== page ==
A friend of Amy Carmichael, missionary to India, once said, "The woman who has no experiences in the dark has no secrets to share in the light." Shortly after the death of our son, Mark, this statement challenged me with a choice. Would I accept midnight sorrow as an opportunity for God to reveal his secrets of the darkness? Or would I refuse to open my eyes and hands to treasures designed to turn my heart toward him?

I will give you treasures in the darkness, riches stored in secret places, so that you will know I am the Lord your God, the One Who calls you by name.  Isaiah 45:2-3

 In time, desperation to understand my heavenly Father and experience his power drove me to place my hope in what I know about Him, not in what I do not know.  This was not a once and for all choice, but rather daily, moment by moment. I began to more clearly experience the treasures in the darkness and riches stored in secret places, each one designed to remind me that He calls me by name, and help turn my heart toward my God.

Learning to see when the lights went out took me back to the foundations of my faith, where I unpacked each belief and examined it through the grid of God's Word. I needed to know that what I had believed and taught for more than twenty-five years was absolute truth. For years and through tear-filled eyes, I searched for God's presence everywhere and in every event. No detail was insignificant. It still isn't.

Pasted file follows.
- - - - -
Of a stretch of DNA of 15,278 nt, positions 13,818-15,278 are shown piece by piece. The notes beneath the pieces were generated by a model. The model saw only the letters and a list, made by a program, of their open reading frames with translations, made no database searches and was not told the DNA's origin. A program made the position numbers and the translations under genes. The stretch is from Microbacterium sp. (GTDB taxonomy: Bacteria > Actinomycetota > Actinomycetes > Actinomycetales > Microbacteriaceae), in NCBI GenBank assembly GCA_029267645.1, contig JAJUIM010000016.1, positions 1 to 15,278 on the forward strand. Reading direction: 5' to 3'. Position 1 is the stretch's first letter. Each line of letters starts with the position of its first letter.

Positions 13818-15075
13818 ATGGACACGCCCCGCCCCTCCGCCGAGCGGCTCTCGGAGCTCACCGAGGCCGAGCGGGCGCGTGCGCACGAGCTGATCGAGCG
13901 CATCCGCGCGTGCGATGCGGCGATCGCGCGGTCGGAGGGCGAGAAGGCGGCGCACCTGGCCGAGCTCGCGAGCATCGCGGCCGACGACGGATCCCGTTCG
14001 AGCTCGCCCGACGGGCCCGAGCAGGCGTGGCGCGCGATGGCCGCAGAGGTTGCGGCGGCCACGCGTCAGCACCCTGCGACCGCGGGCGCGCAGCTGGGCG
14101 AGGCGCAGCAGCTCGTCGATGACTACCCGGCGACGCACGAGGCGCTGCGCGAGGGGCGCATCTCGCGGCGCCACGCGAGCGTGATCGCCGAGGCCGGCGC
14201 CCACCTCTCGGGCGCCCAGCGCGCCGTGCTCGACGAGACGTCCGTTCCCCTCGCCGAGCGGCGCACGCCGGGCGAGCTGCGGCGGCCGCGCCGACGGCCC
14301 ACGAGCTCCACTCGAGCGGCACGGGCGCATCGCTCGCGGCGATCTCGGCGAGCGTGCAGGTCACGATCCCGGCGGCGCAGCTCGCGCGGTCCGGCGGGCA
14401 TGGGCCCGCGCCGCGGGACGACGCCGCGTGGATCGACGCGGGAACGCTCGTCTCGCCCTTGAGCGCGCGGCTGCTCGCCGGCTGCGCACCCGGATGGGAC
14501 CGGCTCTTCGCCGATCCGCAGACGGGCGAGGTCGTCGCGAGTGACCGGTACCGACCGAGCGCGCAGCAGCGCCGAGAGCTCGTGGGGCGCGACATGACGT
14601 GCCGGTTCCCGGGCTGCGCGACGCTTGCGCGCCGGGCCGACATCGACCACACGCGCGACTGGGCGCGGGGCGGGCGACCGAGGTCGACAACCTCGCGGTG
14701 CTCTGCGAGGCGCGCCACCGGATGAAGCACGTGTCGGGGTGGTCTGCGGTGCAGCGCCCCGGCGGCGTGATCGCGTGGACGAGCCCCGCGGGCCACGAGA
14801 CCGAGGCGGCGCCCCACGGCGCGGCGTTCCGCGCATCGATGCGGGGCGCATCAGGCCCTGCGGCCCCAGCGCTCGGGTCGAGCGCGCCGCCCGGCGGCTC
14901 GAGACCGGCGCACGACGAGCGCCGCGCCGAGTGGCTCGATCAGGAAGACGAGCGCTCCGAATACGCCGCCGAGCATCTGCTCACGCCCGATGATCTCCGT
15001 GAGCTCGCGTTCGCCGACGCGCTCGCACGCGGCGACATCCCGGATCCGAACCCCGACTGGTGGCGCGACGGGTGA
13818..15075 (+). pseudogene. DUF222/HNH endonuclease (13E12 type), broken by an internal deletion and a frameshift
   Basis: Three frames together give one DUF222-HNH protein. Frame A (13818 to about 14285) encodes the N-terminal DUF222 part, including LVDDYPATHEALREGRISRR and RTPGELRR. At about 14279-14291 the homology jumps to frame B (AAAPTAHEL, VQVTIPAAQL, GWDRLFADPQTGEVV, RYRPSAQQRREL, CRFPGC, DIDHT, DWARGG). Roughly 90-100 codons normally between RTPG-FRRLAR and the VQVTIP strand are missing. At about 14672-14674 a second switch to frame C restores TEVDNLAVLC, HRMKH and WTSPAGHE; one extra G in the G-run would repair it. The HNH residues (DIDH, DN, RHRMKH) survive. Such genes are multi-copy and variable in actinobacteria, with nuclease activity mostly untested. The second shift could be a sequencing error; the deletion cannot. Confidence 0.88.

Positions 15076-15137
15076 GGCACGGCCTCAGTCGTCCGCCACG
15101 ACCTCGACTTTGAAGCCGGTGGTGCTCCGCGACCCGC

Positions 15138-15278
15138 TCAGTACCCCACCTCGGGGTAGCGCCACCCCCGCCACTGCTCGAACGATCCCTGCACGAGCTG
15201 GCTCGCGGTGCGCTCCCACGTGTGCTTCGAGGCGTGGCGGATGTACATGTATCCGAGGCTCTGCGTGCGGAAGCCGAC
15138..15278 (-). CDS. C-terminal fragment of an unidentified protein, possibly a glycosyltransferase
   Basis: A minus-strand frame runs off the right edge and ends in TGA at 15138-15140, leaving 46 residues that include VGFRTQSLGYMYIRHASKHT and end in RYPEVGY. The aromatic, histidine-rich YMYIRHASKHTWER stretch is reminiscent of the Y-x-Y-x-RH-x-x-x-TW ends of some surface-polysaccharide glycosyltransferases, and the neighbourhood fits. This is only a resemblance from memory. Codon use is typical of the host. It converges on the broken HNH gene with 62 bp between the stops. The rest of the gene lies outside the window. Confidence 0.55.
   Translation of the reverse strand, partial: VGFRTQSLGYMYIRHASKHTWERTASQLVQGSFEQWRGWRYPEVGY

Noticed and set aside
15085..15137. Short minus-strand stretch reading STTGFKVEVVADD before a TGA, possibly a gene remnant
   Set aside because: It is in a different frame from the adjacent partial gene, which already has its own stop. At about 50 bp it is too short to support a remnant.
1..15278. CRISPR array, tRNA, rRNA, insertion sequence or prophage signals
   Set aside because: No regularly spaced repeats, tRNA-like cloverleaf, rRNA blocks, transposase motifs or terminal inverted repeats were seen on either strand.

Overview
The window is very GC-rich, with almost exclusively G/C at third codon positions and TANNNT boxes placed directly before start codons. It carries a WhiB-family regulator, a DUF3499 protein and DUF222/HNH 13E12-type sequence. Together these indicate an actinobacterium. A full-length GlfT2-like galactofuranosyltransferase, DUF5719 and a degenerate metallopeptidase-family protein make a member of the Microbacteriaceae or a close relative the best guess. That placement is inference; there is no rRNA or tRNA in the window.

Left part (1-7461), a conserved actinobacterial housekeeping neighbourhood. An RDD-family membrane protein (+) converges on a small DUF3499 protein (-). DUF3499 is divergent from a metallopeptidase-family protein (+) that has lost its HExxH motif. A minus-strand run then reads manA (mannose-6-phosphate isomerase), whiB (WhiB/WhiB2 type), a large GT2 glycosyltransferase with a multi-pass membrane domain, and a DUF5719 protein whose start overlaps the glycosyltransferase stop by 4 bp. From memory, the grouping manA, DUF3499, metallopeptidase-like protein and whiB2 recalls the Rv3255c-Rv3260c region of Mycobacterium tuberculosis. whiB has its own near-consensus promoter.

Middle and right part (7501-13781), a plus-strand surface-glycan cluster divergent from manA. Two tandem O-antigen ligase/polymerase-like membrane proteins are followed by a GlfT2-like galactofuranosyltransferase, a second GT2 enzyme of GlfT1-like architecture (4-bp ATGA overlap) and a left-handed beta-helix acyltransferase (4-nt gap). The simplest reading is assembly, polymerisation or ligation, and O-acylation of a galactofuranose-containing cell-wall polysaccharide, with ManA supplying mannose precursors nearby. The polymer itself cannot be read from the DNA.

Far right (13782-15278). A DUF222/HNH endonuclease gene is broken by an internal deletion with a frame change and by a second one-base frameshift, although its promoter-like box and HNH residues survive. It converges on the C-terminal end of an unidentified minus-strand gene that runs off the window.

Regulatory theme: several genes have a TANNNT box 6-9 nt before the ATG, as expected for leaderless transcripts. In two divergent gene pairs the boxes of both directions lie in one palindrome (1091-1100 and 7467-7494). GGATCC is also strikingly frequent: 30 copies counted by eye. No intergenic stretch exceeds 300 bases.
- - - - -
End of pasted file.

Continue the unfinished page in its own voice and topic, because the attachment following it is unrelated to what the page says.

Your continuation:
I am revisiting these early grief years because several of my friends are experiencing excruciating sorrow and loss. Their shattered hearts remind me that there are many who live each day, trying to make sense out of this broken world, but afraid to admit their own struggles to reconcile God's love with His sovereignty. I write to encourage you to lean into the pain, honestly grieve, pound on your Father's chest, expect Him to hold you tightly in His grip because of Jesus. The journey is hard and long. But don't give up. Keep running to His Word and ask Him to give you treasures in the darkness to help turn your heart toward Him.

In His grip with you,

Sharon

For more on Honest Grief, check out:



Treasures in Darkness, A Grieving Mother Shares Her Heart


For more Help and Hope, Free Resources that transparently address many life crises visit MARKINC.org